To help keep track of your investments and trends in the market, you can subscribe to the Wall Street Journal or Barron’s. Both are available in print and on the Internet (at www.wsj.com and www.barrons.com). These publications will provide you with specific data related to your investments and keep you on top of the news that might affect your portfolio.
Monitoring your mutual fund holdings is critical to your overall investment success. When you keep an eye on your funds, you’ll be able to prevent minor snafus from evolving into portfolio-busting problems. The following ten investment- tracking tips will help you make sure your money is invested in the best places and bringing in the best returns:
- Verify every document you get pertaining to your investments. If you find an error, contact the sender (be it the mutual fund company, stockbroker, or investment advisor) immediately, and request a written correction confirmation.
- When you talk with your financial advisor, either in person or over the phone, make some notes of your discussion. Be sure to jot down any actions you’ve authorized so you’ll have a record of the conversation in case problems crop up.
- Make sure that all account paperwork, especially trade-related documentation, is sent directly to you and not first to your financial advisor. If the paper trail is too cumbersome for you to follow, have the papers sent to someone you trust who is not connected with the account: your accountant, a competent relative, or your family attorney, for example.
- If you don’t receive transaction confirmations or account statements, follow up right away. You have every right to receive this information regularly and promptly. And if you don’t get these documents regularly, it could be a warning sign.
- When something unexpected shows up on your investment account, address it right away. If there’s a transaction that doesn’t make sense, call your advisor and ask about it at once.
- Even if you don’t trade online, consider getting online account access. Internet access to your account lets you look at your account at any time, whenever the impulse strikes. You can also immediately verify trade information and account statements. And to cut down on the mountains of paperwork that need filling, you can ask for confirmations and account statements to be sent to you via e-mail.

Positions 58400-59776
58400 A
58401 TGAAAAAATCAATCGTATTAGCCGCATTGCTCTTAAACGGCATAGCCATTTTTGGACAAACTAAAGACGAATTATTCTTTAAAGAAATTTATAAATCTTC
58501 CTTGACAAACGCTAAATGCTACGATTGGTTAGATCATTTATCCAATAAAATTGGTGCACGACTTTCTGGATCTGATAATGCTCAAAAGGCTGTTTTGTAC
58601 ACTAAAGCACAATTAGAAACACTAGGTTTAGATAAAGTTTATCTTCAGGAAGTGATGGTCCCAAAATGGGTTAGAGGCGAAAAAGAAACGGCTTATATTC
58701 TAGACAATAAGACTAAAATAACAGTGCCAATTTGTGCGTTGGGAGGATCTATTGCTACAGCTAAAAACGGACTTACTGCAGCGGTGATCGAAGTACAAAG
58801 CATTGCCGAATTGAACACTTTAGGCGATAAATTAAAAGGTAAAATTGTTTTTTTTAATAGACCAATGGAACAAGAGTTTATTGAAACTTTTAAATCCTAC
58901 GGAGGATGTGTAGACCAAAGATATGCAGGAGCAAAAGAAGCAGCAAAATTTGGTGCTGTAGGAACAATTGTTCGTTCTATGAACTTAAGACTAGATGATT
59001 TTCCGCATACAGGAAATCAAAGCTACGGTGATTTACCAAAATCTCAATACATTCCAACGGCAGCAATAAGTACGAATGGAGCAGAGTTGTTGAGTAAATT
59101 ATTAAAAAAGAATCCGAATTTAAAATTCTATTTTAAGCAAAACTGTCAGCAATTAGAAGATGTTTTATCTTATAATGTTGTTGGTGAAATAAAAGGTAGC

- Never make checks (or other payment forms) for investment purchases payable to an individual. Rather, payments should be sent only to the brokerage firm or another financial institution.
- If you decide to use a broker, meet with him in person, in his firm offices. Investing is a huge financial undertaking, and you should exercise the same degree of skepticism and caution as you would with any other major purchase.
- Know your investments. Don’t rely on canned information from someone else—do your own research. The materials are out there and are easily available; all you have to do is read them. Before you make a trading decision, check out the following documents: annual reports (Form 10-K), quarterly reports (Form 10-Q), prospectuses, independent research reports, and even the company website.
- Periodically review your portfolio. Make sure the pieces that constitute your portfolio still meet your investment objectives. Also, make sure that you understand and are comfortable with the risks, costs, and liquidity of your investments. As part of this review, you may want to check the information that is on file at your brokerage firm regarding your accounts. You have a right to know what is on file about you.
Know When to Sell
The best reason to sell a fund is the same best reason for buying it—your investment plans. Even the best-performing fund can and should end up on the selling block if it does not meet your investment needs any longer. Just as you should make your buying decisions based on how the fund in question can contribute to your long-term financial goals, your selling decisions should be made with the same ideas in mind.
Watch Your Timing
Timing matters. Someone nearing retirement might want to get rid of more aggressive funds and stock up on more conservative, cash-preserving investments. Sometimes you’ll need to sell a fund because you need the money for something else: a new house, a new car, or your daughter’s college tuition.
In addition to the main driving factor—your overall financial plan—many other factors can tell you that it’s time to sell a fund. Sell reasons can include a fund’s un- suitability for your portfolio (which can happen due to style drift of the fund, for example), poor performance, a change in the fund’s holdings, a change in fund management, or inefficient service from the fund family.
Taxes can provide another motive for selling a fund: Taking a loss on a fund and switching to another may allow the government to share in your loss through an income tax deduction. You should also sell a fund that performs poorly because it isn’t sticking to any real style. Keep your eyes open when you look at your funds. Are they still doing what they said they would do? If not, you should sell, and you should also question whether the investment concept you bought into is worth buying into again.
And, equally important, there’s the ulcer factor. You may want or need to get rid of a fund when you just can’t take its ups and downs anymore. The aim of investing is to hit your key financial goals, not develop ulcers. If a fund in your portfolio is so volatile that not even the prospect of spending your profits on a dream vacation in Hawaii can keep you from reaching for the antacids, it’s time to sell. Be positive you will never again buy that particular fund.